Parents whose children were learning in a remote or partly remote setting were more likely to report that their children spent diminishing time outside, in physical activity, or interacting with friends, than parents whose children attended school in person.
They were also more likely to say their children’s mental or emotional health was worse, a new study from the Centers for Disease Control and Prevention shows.
And the parents themselves are under similar pressures, the nationally representative survey released on Thursday reveals.
Forty-three percent of parents in remote learning reported losing time from their own jobs, compared to 31 percent of those in full-time, in-person learning. They were also twice as likely to report child-care challenges as those receiving in-person instruction.
The findings, while not surprising, are among early data points indicating that the nation’s unprecedented experiment with remote learning isn’t just having major academic consequences. It has also reshaped both socialization patterns and family living situations for a generation of students—with consequences that are likely to be felt for years.
“One of my fears is that we’re going to be so focused on recuperating those learning losses, we’re going to forget that students lost others things—like their ability to be social with their friends and get physical education,” said Deborah Temkin, the vice president of youth and education research for Child Trends, a nonprofit research group, who was not involved in the research.
The findings also have implications for media coverage, which has been largely dominated by the politics of school reopening, even as other advocates deplore the comparative lack of attention paid to improving students’ remote learning experiences—thinking through creative ways of maintaining peer connections, activities, and sports, for instance.
The survey was conducted in October and early November of last year when a second surge in infection rates prompted many districts to reduce in-person learning or back away from it altogether.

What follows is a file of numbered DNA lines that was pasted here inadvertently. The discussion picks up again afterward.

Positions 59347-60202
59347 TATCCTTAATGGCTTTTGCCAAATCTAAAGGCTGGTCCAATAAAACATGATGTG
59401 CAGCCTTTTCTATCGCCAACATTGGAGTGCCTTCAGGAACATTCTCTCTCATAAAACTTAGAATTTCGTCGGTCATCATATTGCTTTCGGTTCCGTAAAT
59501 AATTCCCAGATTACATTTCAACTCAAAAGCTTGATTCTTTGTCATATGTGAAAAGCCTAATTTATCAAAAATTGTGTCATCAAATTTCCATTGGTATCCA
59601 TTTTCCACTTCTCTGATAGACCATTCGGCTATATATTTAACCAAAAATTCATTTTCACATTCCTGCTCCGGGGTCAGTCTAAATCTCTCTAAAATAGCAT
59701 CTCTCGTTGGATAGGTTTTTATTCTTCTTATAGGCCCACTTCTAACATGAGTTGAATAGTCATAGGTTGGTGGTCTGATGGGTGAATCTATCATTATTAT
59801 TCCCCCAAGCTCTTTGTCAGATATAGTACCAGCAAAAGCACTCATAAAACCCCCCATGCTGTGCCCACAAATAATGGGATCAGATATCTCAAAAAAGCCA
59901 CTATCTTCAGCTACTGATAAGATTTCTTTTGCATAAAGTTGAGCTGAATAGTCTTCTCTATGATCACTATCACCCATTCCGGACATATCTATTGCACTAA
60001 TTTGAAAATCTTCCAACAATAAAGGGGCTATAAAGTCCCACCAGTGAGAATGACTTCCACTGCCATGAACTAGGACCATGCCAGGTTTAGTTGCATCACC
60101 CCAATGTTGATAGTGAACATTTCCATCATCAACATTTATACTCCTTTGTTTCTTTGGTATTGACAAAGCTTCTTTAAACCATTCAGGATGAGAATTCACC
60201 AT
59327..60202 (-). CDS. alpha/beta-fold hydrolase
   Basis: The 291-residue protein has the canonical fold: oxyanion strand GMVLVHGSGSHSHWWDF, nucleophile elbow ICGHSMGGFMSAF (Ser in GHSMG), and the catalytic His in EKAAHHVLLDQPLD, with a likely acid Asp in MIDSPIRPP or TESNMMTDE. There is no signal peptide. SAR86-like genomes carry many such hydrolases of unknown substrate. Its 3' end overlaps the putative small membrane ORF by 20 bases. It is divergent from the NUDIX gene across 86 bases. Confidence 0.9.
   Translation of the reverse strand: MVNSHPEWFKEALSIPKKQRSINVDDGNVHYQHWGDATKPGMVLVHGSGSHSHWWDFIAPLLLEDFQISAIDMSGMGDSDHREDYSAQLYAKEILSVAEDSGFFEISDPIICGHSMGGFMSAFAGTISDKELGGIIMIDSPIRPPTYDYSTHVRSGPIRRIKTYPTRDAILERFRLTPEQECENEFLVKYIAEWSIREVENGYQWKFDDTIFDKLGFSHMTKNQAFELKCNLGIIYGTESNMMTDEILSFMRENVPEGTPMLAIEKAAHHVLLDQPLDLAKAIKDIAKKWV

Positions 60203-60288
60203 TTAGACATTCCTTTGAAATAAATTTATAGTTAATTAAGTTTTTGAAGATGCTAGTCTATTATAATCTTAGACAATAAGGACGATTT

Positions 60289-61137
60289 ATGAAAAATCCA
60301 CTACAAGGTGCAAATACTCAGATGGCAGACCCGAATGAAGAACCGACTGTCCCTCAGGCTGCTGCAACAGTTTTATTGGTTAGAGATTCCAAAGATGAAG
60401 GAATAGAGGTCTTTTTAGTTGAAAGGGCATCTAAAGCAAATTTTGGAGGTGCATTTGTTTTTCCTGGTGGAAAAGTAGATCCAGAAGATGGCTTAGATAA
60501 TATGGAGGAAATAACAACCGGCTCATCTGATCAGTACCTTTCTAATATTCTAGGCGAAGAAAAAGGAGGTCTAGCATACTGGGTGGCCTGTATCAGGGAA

Among the results, the survey found that parents of children in all-remote learning were more likely than parents of children experiencing other modes of instruction to report that their children spent less time outside, with friends in person, or engaging in physical activity.
Remote-learning parents reported their children also spent less time interacting with friends virtually just for fun than parents of those in in-person schooling—possibly a function of “Zoom fatigue” for students who are spending hours of screen time accessing their classes.
A quarter of parents whose students were in all-remote or partly remote learning said they felt their child’s mental or emotional health had declined, compared to 16 percent of those in in-person schooling. (Findings specifically related to depression or anxiety, however, were not statistically different among groups.)
The findings also showed that parents were facing new burdens, too, over child care, job stability, and lost work—all of which probably filter down and increase stress for children.
There are some limitations to the findings. For one, they’re limited to families of children ages 5 to 12—right at the age where peer socialization becomes increasingly important. That’s especially the case for LGBTQ youth and others who are able to access additional supports at school they may not have at home, Temkin noted.
The findings are also filtered through the parent rather than being direct measures of children’s social and emotional health.
And remote learning is clearly serving some parents and students well: In a New York Times essay, writer Melinda Anderson profiled Black families for whom remote learning provided a refuge from racism at school. (The CDC survey does not break out results by demographic groups.)
While many more districts have resumed in-person schooling since the time of the survey, some large districts, including the nation’s second largest, Los Angeles, continue to educate most students remotely.
In others, even while elementary students have returned, high schoolers continue to be all or mostly remote; that’s the case in the Chicago district, which recently said high school students can return April 19.
The survey was based on a sample of nearly 1,300 parents and guardians of children ages 5 to 12.